What was and is and will be again.

{I am trying to work on Widdershins, but this keeps interrupting so I am getting it out of my system.}

Elise dreaded opening the parcel on Christmas day. There is sat, in a heap of others under the tree but this one had brown paper and a stamp on the outside. She couldn’t read the words and didn’t need this skill to know who it was from. The parcel came every year and each time the contents must be marveled over and a painstaking letter of thanks to someone she didn’t really know must be written.

The parents had made sure she knew to be grateful. This was a gift from dad’s older sister, who had arthritis. Elise didn’t know what this was except it made a person’s hands hurt a lot so Elise should be extra grateful for the EFFORT. That word was very important to the parents. It came a lot before the paper and pencil appeared for her to write the letter of thanks with a little drawing of her wearing the contents. This is what had given her the idea as she knew her colors.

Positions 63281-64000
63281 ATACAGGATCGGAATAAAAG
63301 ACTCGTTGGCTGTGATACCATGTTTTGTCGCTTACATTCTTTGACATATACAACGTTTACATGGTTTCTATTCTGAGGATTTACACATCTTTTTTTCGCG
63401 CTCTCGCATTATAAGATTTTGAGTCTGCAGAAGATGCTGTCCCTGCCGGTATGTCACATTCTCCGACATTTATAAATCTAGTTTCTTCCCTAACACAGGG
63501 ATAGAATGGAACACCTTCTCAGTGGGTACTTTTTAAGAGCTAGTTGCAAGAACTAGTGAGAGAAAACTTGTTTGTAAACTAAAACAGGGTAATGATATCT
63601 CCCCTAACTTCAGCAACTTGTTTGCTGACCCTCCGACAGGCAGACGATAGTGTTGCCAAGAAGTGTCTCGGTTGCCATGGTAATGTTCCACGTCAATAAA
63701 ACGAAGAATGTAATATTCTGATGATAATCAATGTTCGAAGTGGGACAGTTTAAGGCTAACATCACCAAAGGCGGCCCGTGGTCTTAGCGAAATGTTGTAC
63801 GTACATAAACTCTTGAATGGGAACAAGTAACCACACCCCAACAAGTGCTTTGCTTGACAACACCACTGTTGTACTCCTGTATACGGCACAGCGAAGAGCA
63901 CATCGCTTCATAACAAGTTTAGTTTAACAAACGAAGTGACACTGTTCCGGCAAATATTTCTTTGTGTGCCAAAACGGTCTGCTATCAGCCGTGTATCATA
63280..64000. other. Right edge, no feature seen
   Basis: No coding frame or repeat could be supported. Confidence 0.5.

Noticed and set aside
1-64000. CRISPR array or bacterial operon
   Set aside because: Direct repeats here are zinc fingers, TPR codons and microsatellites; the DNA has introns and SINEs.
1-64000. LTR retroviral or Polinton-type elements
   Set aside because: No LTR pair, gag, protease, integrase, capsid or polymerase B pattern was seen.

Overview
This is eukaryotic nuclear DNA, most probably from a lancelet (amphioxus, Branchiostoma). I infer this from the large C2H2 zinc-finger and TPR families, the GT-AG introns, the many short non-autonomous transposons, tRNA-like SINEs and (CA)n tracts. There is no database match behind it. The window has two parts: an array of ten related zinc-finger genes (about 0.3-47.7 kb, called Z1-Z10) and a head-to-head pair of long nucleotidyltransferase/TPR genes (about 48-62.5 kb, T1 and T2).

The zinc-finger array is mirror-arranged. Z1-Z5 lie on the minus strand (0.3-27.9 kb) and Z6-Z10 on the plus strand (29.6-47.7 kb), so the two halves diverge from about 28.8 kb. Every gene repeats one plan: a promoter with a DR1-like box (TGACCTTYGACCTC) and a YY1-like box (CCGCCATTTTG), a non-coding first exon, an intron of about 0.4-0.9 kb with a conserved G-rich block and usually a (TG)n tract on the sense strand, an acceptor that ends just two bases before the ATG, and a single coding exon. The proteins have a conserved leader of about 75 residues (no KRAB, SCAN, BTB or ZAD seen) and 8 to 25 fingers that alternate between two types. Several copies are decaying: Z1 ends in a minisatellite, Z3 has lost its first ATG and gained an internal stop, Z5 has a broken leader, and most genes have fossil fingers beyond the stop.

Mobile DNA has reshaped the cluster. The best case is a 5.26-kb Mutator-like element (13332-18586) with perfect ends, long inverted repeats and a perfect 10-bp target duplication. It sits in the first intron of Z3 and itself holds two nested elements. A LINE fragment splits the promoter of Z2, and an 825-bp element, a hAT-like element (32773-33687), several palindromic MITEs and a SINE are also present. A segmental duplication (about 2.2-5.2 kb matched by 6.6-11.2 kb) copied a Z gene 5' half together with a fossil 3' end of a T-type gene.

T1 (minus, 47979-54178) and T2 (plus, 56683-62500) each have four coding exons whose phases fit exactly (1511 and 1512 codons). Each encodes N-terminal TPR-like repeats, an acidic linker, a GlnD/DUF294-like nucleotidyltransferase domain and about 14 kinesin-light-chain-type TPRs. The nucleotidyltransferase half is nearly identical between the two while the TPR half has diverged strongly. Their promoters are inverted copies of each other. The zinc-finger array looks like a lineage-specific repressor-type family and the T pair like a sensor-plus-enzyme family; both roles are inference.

‘Aunty is going to knit you a new sweater for Christmas. She wants to know what color you would like.”

Mom knitted. They had visited a yarn shop just the other week and Elise amused herself looking at all the yarns in the bins while mom made her choice. There were many colors; reds and blues, greens, browns and creams. She particularly liked a lavender shade, although there was one close just as nice. The parcel was coming with Christmas; the thought jumped into her mind, so she had studied the colors carefully and compared them to her crayons when she got home.

“I’d love one in tangerine,” she said, hoping Aunty couldn’t find such a color.

The parcel under the tree called to her. This one must be opened first because of the EFFORT if cost Aunty with her hands. Elise fiddled with the string, trying to postpone the misery of discovery, but not for long. Aunty didn’t use Christmas wrapping paper because this was WASTEFUL.  Auntie didn’t  believe in WASTE. This was why her presents were useful, because toys were a WASTE. Elise liked toys.

The paper opened and there it was in all its glaring glory, the tangerine sweater. Her heart sank.

“That is a nice, cheerful color,” her mom said. You will be able to wear it for school after Christmas.

She did, up until summer, when she was allowed to put it away, but the name ‘pumpkin’ stuck in the minds of the kids at school. That was her name now. The next year she asked for gray.

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